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Samoa relented on boycott after RWC threat

November 18, 2014

LONDON (AP) — Samoa called off a boycott of this week’s test against England only after it was threatened with being expelled from the Rugby World Cup, prop Census Johnston said on Tuesday.

New Zealand’s first visit to Apia in July was also put on the chopping block if Samoa didn’t relent, Johnston added.

He wouldn’t say who was warning the team against the strike action, a last-resort move the team planned for Saturday because of deep concerns for months over the administration of the Samoa Rugby Union, and alleged interference in team selection.

“There’s been a lot going on the last couple of weeks,” he said.

Samoa’s players wrote of their worries to the International Rugby Board on Oct. 27 and, almost overnight, the IRB averted the strike by engaging with the team, union and International Rugby Players Association. The boycott threat became public knowledge last week.

The team, union, and IRPA committed to ongoing dialogue about the players’ worries, but Johnston said the Samoa Rugby Union has failed to respond to repeated invites for talks.

“Well, we’re waiting for them to come to the table at the moment, we haven’t heard anything back,” he said.

“As a senior group, we’ll probably have a meeting later on tonight (Tuesday), just to clear things up a little bit and let the boys know where we stand at the moment.

“It’s really important we put the country first before ourselves. We’ve all just decided that we’ll front up this week to make sure that we play well.”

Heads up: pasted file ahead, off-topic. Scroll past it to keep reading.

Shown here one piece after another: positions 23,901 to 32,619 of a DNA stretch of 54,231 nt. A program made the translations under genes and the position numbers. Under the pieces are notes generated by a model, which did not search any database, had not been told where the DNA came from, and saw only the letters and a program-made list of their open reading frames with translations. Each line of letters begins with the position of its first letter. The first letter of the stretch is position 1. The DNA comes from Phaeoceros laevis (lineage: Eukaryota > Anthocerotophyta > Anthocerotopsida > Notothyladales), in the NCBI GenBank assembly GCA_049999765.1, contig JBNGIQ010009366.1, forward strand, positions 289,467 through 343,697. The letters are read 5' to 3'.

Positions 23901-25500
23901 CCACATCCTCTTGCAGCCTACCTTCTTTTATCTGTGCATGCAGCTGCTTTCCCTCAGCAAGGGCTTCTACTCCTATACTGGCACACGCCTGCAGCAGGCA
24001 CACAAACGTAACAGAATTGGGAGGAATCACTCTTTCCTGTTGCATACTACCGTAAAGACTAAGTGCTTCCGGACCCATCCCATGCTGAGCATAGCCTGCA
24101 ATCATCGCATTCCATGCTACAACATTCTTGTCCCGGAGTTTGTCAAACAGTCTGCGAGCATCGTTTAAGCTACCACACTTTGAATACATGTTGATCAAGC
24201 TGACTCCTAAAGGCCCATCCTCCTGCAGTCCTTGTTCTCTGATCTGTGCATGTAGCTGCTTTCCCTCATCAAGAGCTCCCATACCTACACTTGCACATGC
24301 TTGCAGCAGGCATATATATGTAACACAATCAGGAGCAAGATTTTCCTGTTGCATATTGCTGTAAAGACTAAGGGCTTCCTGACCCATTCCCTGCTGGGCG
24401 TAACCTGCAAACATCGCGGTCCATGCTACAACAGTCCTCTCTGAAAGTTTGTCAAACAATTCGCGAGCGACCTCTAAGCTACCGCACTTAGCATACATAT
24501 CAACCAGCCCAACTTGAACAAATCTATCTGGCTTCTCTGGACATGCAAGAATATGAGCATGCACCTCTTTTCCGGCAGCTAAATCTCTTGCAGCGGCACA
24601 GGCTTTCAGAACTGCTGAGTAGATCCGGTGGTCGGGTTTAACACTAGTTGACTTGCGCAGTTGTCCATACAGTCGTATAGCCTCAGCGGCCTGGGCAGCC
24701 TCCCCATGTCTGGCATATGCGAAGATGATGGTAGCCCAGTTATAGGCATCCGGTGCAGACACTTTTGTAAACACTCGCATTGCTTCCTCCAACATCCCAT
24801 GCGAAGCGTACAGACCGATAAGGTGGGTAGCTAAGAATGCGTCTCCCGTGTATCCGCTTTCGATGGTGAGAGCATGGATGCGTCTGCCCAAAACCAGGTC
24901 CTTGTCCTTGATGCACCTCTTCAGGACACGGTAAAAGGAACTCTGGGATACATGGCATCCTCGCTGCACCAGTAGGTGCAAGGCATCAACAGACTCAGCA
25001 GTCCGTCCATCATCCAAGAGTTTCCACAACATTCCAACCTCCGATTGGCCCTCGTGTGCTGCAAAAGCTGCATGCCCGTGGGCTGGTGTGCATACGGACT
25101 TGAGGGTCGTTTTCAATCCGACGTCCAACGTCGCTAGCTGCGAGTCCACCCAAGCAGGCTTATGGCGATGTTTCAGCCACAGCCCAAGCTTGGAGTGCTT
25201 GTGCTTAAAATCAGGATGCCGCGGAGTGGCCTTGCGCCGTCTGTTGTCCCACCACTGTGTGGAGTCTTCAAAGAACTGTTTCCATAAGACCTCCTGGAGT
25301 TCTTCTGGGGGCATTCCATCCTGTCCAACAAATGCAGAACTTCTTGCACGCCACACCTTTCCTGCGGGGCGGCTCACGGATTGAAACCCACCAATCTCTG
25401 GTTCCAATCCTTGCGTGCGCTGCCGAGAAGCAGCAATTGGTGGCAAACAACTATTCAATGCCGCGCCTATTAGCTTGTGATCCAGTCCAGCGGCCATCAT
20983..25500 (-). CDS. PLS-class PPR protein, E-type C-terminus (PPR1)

Last week, Samoan Prime Minister Tuilaepa Sailele Malielegaoi, who was also chairman of the union, dismissed the players for “foolish thinking” and acting like “little kids.” He accused them of putting money before their country, and failing to deliver wins.

But the players said they were acting to help the next generation of Samoan players.

Johnston, who played at Toulouse, said several senior European-based players will consider administration roles in Samoa when they retire.

“We need people who are going to be there for the players - help the development of Samoa rugby,” Johnston said,

“They’ve come from a professional environment where they know how things need to be run ... and know how to treat a team,” he said. “Hopefully, players will go home when they retire.

“The future of Samoa rugby is in our hands, and that’s what we’re trying to do now, to make a move before the World Cup. We’re trying to push this forward for the future of Samoa rugby.”

On tour, so far, Samoa has lost to Italy and beaten Canada.

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